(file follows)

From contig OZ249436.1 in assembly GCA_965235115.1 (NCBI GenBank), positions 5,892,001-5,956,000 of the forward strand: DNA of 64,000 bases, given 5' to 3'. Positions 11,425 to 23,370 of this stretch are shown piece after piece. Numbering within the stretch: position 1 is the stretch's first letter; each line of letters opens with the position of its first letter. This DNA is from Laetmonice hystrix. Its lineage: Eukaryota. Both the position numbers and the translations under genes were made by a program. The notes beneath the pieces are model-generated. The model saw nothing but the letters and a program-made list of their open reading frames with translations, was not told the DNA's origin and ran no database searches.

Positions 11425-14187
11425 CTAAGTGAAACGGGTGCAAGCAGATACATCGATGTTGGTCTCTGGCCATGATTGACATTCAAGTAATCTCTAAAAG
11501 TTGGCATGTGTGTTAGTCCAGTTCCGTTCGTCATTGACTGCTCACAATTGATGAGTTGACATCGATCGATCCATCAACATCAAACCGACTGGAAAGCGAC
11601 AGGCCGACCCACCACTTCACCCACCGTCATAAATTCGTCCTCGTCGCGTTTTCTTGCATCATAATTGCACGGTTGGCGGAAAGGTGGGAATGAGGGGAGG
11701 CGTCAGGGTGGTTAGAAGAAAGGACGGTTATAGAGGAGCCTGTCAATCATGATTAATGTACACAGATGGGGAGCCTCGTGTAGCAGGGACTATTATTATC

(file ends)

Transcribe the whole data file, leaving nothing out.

From contig OZ249436.1 in assembly GCA_965235115.1 (NCBI GenBank), positions 5,892,001-5,956,000 of the forward strand: DNA of 64,000 bases, given 5' to 3'. Positions 11,425 to 23,370 of this stretch are shown piece after piece. Numbering within the stretch: position 1 is the stretch's first letter; each line of letters opens with the position of its first letter. This DNA is from Laetmonice hystrix. Its lineage: Eukaryota. Both the position numbers and the translations under genes were made by a program. The notes beneath the pieces are model-generated. The model saw nothing but the letters and a program-made list of their open reading frames with translations, was not told the DNA's origin and ran no database searches.

Positions 11425-14187
11425 CTAAGTGAAACGGGTGCAAGCAGATACATCGATGTTGGTCTCTGGCCATGATTGACATTCAAGTAATCTCTAAAAG
11501 TTGGCATGTGTGTTAGTCCAGTTCCGTTCGTCATTGACTGCTCACAATTGATGAGTTGACATCGATCGATCCATCAACATCAAACCGACTGGAAAGCGAC
11601 AGGCCGACCCACCACTTCACCCACCGTCATAAATTCGTCCTCGTCGCGTTTTCTTGCATCATAATTGCACGGTTGGCGGAAAGGTGGGAATGAGGGGAGG
11701 CGTCAGGGTGGTTAGAAGAAAGGACGGTTATAGAGGAGCCTGTCAATCATGATTAATGTACACAGATGGGGAGCCTCGTGTAGCAGGGACTATTATTATC